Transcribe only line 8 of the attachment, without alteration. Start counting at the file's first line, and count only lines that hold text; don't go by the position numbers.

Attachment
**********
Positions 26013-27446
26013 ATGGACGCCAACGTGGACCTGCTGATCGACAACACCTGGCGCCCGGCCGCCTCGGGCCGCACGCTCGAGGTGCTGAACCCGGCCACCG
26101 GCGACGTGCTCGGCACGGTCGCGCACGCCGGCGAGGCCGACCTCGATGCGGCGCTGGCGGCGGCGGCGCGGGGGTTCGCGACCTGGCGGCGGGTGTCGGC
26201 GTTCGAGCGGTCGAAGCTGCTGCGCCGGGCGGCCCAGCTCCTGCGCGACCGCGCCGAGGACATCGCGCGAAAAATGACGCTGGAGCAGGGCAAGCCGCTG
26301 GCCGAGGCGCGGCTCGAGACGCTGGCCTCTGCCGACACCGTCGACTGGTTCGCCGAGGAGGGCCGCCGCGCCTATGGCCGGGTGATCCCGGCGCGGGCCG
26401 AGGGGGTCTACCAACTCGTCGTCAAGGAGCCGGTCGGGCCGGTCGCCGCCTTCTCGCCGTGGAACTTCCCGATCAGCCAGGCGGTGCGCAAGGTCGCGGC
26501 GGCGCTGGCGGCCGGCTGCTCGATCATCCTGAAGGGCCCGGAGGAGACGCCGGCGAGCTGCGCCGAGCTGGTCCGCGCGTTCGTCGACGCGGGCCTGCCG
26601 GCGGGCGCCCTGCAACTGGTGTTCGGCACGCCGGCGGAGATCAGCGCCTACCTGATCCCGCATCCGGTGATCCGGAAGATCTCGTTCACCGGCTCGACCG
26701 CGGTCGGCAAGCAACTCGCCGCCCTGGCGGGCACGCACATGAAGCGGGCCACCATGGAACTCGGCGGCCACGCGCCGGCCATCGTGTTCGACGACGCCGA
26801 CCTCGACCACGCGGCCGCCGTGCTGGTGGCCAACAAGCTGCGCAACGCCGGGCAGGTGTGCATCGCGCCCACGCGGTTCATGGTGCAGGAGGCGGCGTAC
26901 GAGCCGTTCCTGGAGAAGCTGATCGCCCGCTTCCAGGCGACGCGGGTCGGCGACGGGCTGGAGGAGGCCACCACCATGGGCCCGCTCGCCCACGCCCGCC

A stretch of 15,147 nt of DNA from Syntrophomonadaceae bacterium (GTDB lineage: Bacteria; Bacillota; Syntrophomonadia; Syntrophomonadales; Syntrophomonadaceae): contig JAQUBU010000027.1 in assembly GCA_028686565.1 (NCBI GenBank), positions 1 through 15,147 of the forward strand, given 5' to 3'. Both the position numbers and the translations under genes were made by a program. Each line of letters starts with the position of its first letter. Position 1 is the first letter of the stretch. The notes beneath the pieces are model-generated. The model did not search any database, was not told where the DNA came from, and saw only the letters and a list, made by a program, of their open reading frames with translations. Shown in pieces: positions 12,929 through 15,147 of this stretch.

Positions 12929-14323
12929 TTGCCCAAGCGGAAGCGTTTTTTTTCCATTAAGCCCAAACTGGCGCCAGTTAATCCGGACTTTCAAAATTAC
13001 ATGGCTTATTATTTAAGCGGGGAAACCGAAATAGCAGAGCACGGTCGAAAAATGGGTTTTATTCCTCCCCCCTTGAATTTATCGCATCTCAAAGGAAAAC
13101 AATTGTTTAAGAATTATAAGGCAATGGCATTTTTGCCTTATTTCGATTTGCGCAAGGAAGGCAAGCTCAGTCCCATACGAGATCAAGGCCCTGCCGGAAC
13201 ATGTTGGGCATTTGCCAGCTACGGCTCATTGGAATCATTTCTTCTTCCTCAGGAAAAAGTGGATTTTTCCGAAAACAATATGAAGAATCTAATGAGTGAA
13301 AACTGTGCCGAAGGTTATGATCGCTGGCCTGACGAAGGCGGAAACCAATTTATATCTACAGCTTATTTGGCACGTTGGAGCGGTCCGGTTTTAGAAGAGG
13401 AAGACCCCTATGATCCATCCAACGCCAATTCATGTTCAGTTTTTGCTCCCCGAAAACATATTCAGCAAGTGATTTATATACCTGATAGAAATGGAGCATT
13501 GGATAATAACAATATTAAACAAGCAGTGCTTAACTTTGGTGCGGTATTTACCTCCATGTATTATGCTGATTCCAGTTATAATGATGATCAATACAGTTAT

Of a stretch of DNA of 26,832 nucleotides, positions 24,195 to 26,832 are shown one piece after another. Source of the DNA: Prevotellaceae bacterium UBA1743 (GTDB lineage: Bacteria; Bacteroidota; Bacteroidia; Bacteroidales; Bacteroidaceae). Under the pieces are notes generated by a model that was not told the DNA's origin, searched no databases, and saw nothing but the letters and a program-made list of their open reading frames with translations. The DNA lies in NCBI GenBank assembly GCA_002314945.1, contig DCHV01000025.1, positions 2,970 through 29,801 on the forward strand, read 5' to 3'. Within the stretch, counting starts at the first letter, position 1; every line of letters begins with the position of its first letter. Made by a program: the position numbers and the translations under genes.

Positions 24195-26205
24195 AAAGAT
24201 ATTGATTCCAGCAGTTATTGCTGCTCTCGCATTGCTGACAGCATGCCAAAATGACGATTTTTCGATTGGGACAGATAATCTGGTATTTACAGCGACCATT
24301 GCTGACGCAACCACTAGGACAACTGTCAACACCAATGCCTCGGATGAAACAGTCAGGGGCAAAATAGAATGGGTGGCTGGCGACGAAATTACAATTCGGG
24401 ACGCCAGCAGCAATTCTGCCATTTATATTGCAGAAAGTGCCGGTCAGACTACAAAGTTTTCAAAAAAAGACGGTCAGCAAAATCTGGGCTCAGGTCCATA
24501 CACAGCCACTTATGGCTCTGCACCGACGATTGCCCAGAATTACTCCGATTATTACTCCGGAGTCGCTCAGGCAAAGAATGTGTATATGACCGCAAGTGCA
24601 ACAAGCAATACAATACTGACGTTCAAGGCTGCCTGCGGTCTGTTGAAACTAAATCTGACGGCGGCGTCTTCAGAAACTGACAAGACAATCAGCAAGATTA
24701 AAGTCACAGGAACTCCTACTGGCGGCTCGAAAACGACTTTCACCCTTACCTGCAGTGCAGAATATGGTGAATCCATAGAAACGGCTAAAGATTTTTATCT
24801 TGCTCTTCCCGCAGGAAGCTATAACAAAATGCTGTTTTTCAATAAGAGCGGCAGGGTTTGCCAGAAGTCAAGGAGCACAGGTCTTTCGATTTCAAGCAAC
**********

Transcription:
26601 GCGGGCGCCCTGCAACTGGTGTTCGGCACGCCGGCGGAGATCAGCGCCTACCTGATCCCGCATCCGGTGATCCGGAAGATCTCGTTCACCGGCTCGACCG